7. Looking back, I wish there had been more education on how to pay for college. I think my school assumed parents knew what they were doing and I’m lucky my parents had some knowledge.
    One other piece of advice that goes hand-in-hand with the concept that the more expensive school could cost less is that picking the wrong school, even if it’s cheaper tuition can set you back. I started out at the wrong college – I chose to commute to a closer school that wasn’t strong in my programs in order to save money and be closer to my family. Although I value the extra time I had with my father, I discovered when I transferred to the right school for me and living on campus, my costs went down. However had I started at that school as a freshman I would have qualified for significantly more scholarship money and living on campus saved me a ton on gas and food. I was able to finish in 4 years, but many other transfer students had at least a semester or more added on because credits didn’t always transfer.

  8. Crystal @ The Frugal Sisters

    A lot of great advice here! I definitely agree that it’s important to consider ROI when choosing your program and school. While Social Work is a great field to go into, it’s not the best investment to go to an expensive, private school for this degree when there are other great Social Work programs at public institutions. I thinks it’s also important to try to stay in-state to keep costs down, and new students should consider community college for taking their core education courses and then transfer the credits to the college they really want to go to.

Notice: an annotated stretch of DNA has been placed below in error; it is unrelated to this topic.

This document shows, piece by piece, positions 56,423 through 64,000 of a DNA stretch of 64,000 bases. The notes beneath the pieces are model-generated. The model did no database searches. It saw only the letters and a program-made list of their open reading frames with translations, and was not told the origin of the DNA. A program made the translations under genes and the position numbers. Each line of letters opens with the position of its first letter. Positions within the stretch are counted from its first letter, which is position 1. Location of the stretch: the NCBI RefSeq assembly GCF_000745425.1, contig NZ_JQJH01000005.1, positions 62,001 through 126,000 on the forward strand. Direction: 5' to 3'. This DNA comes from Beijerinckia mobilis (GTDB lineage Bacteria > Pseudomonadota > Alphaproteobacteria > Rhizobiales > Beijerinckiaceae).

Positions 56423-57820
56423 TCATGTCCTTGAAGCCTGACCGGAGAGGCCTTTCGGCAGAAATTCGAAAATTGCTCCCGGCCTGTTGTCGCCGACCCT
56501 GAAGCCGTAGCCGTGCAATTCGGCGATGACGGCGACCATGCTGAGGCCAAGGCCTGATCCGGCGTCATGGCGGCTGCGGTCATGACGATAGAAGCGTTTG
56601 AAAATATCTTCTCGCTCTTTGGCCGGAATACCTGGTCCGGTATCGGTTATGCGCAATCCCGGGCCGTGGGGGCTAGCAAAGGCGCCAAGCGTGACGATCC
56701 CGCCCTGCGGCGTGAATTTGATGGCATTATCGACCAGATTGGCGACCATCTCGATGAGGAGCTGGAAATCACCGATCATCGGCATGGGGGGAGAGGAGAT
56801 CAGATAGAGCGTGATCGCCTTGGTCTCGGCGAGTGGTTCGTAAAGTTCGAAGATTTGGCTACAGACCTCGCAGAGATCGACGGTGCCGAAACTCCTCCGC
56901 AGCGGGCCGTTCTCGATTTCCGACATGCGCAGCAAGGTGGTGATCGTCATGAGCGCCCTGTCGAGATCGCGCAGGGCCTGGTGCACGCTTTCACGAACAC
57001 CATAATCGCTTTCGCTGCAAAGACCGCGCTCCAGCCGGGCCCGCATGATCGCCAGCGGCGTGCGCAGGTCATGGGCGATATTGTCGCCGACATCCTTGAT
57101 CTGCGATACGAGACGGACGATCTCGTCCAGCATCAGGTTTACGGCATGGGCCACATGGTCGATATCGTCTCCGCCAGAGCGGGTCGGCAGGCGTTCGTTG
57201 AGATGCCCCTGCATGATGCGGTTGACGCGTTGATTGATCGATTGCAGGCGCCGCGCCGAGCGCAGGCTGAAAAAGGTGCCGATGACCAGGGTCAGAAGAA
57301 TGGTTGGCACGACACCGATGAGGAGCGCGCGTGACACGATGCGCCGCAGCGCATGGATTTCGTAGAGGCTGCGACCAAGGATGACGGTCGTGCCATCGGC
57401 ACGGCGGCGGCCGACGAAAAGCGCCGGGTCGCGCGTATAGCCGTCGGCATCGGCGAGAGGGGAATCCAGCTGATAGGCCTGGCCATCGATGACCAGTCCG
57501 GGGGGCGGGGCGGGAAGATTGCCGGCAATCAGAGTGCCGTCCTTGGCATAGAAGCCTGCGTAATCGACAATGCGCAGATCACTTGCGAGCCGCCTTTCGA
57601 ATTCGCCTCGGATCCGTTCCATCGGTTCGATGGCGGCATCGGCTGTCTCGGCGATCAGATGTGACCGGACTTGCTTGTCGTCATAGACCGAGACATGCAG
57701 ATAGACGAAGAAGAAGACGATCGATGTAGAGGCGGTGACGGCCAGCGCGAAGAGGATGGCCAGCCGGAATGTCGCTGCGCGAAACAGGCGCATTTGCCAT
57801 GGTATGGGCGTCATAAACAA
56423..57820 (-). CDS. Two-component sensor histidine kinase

I’d definitely want to express a word of caution for private student loans, however. Private loans are often higher than federal loans. Some are amazingly high. Also, if you do run into some problems after graduation and you’re struggling to pay, private loan companies are not as willing to work with you and usually do not provide income based repayment plans like federal loans. Make sure you completely understand the differences between federal and private loans before signing for a private loan. It may be the best option to consider another school, or other cost savings options if federal loans and grants cannot cover the cost of tuition.

    1. Crystal @ The Frugal Sisters

      In my above comment I meant to say that the interest rate is often higher!

  9. Sveny

    I think that shows how important it can be to think about the career. I mean for me it was very important to choose an MBA program that I’m really interested in.

  10. George C

    This is so important. So many people go to University or College thinking that they can go study for a couple years, get a top end job because now they have an “amazing degree” and pay ALL their debts back in the span of a few years. In reality, this does not apply to a large portion of people, and most that go through these years unprepared end up in tens of thousands of student loans looming over them for the next 10-20 years of their lives.